The other point to stress is that all fairies are potentially mischievous or malicious.  Some only act in this manner; others will be well-disposed most of the time but may be swift to be offended or irritated.  Plainly caution and good manners are required in any dealings with the supernatural, as I have warned before (see previous posts and my book British Fairies).

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One of the liosalfar, by Zephyrant

Of muggles and boggarts- and other fantastic beasts

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The bogles in the courtyard, by Arthur Rackham

Following my recent remarks upon the authentic origins of Dobby and the other house-elves of the Harry Potter series, in this post I’m offering a few more thoughts and comments upon some of Joanne Rowling’s words and characters.

We’ll start with Muggles, non-magic folk.  There are several websites out there offering perfectly reasonable theories as to where she derived this from.  One site, for example,  proposes a word with a very long pedigree that has meant tail, young woman and, more recently, ‘joint.’  None of these have any magical or supernatural connotations, plainly.

However, it is well known that Rowling did thorough research whilst writing the Potter series.  Perhaps she came across this tale from the West of Scotland, recorded by J. G. Campbell and also printed by Lewis Spence.  A boy who was believed to be a changeling was sent by one household to seek the loan of a corn sieve from neighbours.  He met the son of that household, who was also a fairy changeling.  The latter told him to make his request in ‘honest language’ (i.e. fairy speak) as they thought they were alone together.  The child sent on the errand therefore said:

“The muggle maggle wants the loan of the black luggle laggle, to take the maggle from the grain.”

If his first words describe his ‘mother’ back at home, then perhaps we see her being identified as a ‘muggle (that is, human or non-fairy) woman/ housewife.’  This little story doesn’t have much at all to tell us about fairy language, but it might suggest a source for Rowling’s usage.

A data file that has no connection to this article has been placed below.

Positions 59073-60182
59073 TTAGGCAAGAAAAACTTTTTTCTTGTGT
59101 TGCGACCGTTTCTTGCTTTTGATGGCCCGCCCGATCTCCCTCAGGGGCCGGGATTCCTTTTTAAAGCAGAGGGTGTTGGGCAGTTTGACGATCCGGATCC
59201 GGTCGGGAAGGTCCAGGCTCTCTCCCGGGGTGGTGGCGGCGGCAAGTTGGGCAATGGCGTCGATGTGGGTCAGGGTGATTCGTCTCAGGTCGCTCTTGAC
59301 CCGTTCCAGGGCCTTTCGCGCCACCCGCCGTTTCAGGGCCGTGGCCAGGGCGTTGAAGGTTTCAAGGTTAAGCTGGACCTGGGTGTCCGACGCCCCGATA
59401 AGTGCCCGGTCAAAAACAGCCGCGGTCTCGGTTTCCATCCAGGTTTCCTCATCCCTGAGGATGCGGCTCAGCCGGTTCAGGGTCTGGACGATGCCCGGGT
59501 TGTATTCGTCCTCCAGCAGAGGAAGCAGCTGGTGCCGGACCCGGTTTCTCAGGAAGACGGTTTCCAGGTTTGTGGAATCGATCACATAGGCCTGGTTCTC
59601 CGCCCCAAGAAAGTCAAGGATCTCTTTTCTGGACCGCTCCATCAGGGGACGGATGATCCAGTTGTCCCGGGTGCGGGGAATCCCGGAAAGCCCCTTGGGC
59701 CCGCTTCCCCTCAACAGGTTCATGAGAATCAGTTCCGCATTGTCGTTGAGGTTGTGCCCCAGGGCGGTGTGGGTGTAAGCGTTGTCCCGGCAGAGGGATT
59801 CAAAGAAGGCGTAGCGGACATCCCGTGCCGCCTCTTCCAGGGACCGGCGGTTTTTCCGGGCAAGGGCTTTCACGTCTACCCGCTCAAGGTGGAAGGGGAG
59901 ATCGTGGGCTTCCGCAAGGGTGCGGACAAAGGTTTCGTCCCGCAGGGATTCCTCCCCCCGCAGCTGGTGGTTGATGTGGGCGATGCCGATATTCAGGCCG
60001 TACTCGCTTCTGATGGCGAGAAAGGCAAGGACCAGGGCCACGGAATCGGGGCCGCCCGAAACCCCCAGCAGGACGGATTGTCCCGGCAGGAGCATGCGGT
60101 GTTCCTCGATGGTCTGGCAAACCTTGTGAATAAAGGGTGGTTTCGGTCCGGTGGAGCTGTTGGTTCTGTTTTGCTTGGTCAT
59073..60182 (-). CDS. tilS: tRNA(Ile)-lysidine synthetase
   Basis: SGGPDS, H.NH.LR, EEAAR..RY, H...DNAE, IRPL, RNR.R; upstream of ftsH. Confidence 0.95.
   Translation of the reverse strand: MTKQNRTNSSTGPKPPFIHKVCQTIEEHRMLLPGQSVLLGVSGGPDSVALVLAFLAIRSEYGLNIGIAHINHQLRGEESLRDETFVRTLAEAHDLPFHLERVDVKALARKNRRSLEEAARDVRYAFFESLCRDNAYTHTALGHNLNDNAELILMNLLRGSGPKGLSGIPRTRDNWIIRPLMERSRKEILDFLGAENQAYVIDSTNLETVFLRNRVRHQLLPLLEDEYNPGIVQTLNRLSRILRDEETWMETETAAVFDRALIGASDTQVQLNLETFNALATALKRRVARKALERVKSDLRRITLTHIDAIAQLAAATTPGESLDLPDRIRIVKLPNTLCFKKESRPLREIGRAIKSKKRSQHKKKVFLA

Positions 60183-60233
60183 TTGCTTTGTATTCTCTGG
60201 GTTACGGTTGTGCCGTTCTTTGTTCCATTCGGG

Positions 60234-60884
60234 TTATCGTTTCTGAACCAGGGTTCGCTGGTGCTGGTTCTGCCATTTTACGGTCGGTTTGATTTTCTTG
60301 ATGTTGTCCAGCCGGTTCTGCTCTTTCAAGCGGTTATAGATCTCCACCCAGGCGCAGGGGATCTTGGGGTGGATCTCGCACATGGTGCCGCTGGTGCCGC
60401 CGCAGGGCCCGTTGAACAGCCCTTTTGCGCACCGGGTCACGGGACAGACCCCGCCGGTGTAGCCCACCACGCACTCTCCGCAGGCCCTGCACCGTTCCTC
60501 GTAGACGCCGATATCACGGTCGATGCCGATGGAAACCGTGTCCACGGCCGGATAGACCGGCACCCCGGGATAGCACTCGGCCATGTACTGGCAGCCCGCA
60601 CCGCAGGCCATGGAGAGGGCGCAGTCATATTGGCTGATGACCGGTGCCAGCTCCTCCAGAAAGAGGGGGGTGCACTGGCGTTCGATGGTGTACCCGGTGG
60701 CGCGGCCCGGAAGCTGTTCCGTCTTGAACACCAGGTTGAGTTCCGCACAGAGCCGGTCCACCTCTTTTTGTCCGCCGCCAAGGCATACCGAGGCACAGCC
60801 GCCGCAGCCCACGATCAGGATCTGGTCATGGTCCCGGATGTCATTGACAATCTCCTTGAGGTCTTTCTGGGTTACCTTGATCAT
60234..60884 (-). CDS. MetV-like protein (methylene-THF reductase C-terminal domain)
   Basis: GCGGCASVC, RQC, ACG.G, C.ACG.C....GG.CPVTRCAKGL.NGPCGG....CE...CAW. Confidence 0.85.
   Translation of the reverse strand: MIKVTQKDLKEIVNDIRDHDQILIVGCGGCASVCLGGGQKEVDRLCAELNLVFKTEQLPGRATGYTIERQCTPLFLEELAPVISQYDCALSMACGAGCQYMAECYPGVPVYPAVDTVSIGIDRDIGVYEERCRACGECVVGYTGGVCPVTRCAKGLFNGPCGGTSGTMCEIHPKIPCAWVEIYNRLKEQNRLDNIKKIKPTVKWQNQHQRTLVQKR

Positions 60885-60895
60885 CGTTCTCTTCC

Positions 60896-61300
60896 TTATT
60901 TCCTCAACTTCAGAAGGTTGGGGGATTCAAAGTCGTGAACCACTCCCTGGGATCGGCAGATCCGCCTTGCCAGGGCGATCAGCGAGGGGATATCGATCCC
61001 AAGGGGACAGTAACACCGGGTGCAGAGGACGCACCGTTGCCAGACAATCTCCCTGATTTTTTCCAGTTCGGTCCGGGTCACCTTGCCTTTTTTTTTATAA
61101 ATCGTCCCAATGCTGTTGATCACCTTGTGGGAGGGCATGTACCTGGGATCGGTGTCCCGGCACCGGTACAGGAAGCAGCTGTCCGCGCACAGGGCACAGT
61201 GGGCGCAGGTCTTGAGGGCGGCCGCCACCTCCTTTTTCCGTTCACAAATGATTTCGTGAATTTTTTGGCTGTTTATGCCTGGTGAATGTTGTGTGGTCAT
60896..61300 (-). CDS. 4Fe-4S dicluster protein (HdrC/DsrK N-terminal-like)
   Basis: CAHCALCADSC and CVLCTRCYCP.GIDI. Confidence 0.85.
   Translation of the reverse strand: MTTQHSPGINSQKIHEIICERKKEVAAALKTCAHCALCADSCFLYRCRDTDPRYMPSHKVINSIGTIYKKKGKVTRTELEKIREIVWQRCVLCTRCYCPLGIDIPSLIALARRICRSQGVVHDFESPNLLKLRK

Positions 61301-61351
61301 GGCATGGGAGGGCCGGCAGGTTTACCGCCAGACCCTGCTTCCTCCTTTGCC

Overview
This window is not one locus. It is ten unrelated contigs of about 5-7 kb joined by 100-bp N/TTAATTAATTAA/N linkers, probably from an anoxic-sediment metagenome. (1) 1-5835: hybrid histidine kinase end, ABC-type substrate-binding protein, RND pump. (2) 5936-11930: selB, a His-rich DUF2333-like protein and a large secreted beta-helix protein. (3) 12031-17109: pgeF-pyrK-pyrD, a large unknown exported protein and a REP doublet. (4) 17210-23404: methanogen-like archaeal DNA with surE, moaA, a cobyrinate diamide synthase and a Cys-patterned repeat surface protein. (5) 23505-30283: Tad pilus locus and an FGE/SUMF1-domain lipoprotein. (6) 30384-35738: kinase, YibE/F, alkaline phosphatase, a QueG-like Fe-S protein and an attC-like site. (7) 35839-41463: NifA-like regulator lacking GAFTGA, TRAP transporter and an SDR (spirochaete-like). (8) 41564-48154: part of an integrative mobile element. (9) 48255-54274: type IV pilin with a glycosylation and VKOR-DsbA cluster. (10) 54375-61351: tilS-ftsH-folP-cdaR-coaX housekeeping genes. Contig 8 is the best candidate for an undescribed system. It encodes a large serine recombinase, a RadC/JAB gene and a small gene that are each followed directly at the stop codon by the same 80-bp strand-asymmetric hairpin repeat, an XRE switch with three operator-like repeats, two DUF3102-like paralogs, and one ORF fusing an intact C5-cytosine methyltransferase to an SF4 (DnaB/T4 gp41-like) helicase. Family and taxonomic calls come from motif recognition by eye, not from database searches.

As for boggarts, we are on much firmer ground here.  The boggart is a well known type of British fairy creature.  It is one of a larger class known by a variety of related names- bogies, bogles and bugs.  Boggarts are probably amongst the more pleasant of the breed.  They are all solitary fairies, but boggarts tend to live like brownies in close proximity to human households.  Unlike brownies, they don’t seem to do much work around the farmstead but rather occupy themselves by being a nuisance, making noises and causing disturbance much like a poltergeist.  Rowling’s boggarts are shape-shifters and, on the whole, more malevolent.  She seems to have borrowed these characteristics, but not the name, from the boggarts close relatives.  Bogies range in behaviour from mischievous through frightening to downright dangerous.  They can change their appearance and often torment humans.  Bogles are evil goblins, although at least one is known to focus upon punishing petty criminals.  Bogg beasts are also a malicious kind of goblin, almost a demon in behaviour.  As readers will have seen, J. K. Rowling used traditional fairy characteristics, but preferred to apply the boggart name to the particular creature she imagined.

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Bogles causing mischief, by Arthur Rackham

In The prisoner of Azkaban in Harry Potter’s third year at Hogwarts his class learns about hinky-punks in their ‘Defence against the dark arts’ lessons with Remus Lupin.  These creatures are again borrowings by J. K. Rowling from authentic British tradition.  They are a form of will-of-the-wisp found around the Somerset/ Devon borders and they will lead night-time travellers astray, sometimes luring them into bogs and ponds.  The hinky-punk is believed to have only one leg and one eye.